Today's News

  • Arts council to put arts in Halloween

    The Lancaster County Council of the Arts is putting the arts in Halloween this year.

    For the second year, the arts council is planning an art draw through downtown Lancaster, with participants getting the chance to win original art by local artists, gift baskets and more.

    The event will be held from 5:30 to 9 p.m. Oct. 30.

  • Double transplant recipient reaches out to help another

    HEATH SPRINGS – After overcoming diabetes and related life-threatening illnesses, Crystal Hagwood is reaching out to a friend going through a similar struggle.

    Hagwood is organizing a benefit program for fellow Lancaster resident Bettina Thompson, who has type 1 diabetes and is unable to pay her medical expenses, which now exceed $50,000.

    The benefit is at 3 p.m. Saturday at Bright Light Baptist Church, 4469 Kershaw-Camden Highway in Heath Springs. The public is invited to attend.

  • Six men face drug conspiracy charges

    A federal grand jury has charged six Lancaster men in a drug conspiracy dating back to 2004.

    According to an indictment from the U.S. Attorney’s Office, the six men “knowingly and intentionally did combine, conspire, agree and have tacit understanding with each other and with others ... to possess with intent to distribute and distribute cocaine and cocaine base (commonly known as crack cocaine).”

    The conspiracy involved 5 kilograms or more of cocaine and 50 grams or more of crack cocaine, according to the indictment.

  • Carnival, Boo Fest on Saturday bill

    With Halloween on a Saturday night this year, there will be plenty of things for kids in Lancaster to do this year.

    One big event is Lancaster County Parks and Recreation’s annual Halloween carnival, which will be held from 6:30 to 8:30 p.m. Saturday at the Springdale Recreation Center, 260 S. Plantation Road. Admission is $3 per child and parents are free.

    There will be costume contests for children in kindergarten through fifth grade, a baby costume contest and a dog costume contest.

  • Students may now apply for Leroy Springs loans

    Leroy Springs Student Loans will be available beginning Nov. 1 for students seeking assistance for college costs for the spring semester.  

    The deadline for receipt of applications is Dec. 1.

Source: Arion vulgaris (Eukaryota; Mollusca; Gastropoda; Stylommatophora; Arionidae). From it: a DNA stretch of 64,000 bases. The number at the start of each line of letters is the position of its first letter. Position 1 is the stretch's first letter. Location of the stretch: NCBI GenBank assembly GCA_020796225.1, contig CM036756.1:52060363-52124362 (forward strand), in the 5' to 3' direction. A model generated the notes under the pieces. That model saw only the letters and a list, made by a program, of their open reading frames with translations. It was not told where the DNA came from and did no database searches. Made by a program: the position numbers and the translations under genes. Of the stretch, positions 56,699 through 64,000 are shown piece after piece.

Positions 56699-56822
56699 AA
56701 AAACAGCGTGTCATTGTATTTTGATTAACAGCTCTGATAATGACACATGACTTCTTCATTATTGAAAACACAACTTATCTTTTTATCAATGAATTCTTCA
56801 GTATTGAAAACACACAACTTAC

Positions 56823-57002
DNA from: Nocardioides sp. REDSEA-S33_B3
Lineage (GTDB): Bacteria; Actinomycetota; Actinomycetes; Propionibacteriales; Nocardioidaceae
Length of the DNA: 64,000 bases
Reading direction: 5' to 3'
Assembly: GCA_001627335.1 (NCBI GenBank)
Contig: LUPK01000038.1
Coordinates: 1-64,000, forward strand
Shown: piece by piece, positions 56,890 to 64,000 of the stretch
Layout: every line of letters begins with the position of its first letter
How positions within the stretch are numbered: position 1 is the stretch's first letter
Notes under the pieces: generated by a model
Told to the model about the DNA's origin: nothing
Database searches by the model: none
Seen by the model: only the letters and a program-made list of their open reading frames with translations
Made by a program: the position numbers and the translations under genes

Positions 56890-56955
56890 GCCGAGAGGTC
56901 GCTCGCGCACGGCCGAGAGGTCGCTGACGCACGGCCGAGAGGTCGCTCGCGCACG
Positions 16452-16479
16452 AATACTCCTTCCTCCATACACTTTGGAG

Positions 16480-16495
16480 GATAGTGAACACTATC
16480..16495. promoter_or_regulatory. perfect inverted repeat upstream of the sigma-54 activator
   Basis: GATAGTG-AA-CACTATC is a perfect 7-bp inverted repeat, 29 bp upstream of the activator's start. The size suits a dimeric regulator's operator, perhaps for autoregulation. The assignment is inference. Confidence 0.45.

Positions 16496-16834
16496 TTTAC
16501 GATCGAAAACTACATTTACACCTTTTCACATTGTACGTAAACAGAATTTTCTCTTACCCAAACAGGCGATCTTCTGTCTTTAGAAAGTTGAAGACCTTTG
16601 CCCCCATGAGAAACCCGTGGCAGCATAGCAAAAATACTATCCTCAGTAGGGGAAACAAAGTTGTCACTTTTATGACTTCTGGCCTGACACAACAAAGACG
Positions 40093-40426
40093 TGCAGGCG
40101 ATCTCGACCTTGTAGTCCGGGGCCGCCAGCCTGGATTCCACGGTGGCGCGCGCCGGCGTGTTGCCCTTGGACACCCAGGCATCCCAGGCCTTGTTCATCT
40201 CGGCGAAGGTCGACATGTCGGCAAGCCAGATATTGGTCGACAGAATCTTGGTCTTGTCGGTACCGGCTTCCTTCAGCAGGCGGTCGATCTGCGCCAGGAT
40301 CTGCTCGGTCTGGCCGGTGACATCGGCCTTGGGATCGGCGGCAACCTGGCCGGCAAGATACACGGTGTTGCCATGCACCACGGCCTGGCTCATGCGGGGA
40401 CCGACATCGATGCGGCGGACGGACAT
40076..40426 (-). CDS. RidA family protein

The Springs Close Foundation Inc. has made 147 interest-free loans so far this year to college students who live in Lancaster County and Chester and Fort Mill.  

    Funds advanced will total $453,616 for an average of $3,086 per student. Included in these figures are loans made to students attending York Technical College for an average of $1,500 per student.

  • Police reports - Oct. 30, 2009

    According to Lancaster Police Department reports:

    • A Lancaster woman was arrested on a drug charge after police responded to a call about an intoxicated person at a South Market Street home on Oct. 23.

    Brenda Carol Sims, 42, 2488 Sims Drive, was charged with possession of crack cocaine, public drunkenness and open consumption of alcohol.

  • Mulvaney to run for Congress?

    Mick Mulvaney was just settling in to his first year as the District 16 state senator when he started thinking about another way to represent the residents of South Carolina.

    Mulvaney, 42, a Republican whose senate district includes parts of Lancaster and York counties, is now considering taking on U.S. Rep. John Spratt in the 5th District race next year. Spratt, a Democrat from York, was first elected to the seat in 1982.

    Mulvaney, a businessman who lives in Indian Land, was elected to the state Senate a year ago after completing one term in the state House.

  • Spratt shows leadership in Congress

    I want to thank Congressman John Spratt for demonstrating outstanding leadership in the U.S. Congress. Congressman Spratt has become one of the leading experts on both the budget and defense. I respect his knowledge of the budget and the ability that he has to build consensus on reforming health care while insisting on fiscal discipline and accountability. Congressman Spratt listens to the concerns of the people and addresses an issue in detail. When you ask him a question you will get an honest answer.

  • Newspapers are reliable, accountable

    It’s National Newspaper Week and a good time to set the record straight about South Carolina’s 115 daily and weekly newspapers.

    Just like other businesses, newspapers, including The Lancaster News, are facing tight times in this tough economy.

    But unlike some highly-publicized big city newspapers, The Lancaster News isn’t going away.

    The Lancaster News will keep coming to you next week to tell you what’s going on in your community. And we should be thankful for that.

  • Healing Horses provides a needed service

    You may have found a couple of the photos that we ran with the Oct. 11 article on Healing Horses disturbing. In one photo, you can see horses tied to a tree.

    They were all malnourished and recently rescued by Healing Horses, a nonprofit organization in Van Wyck where abused horses find a haven for healing.

    In the photo of the three horses tied to the tree, you can clearly see the outline of ribs on the brown horse in the foreground.

    It’s a sad picture.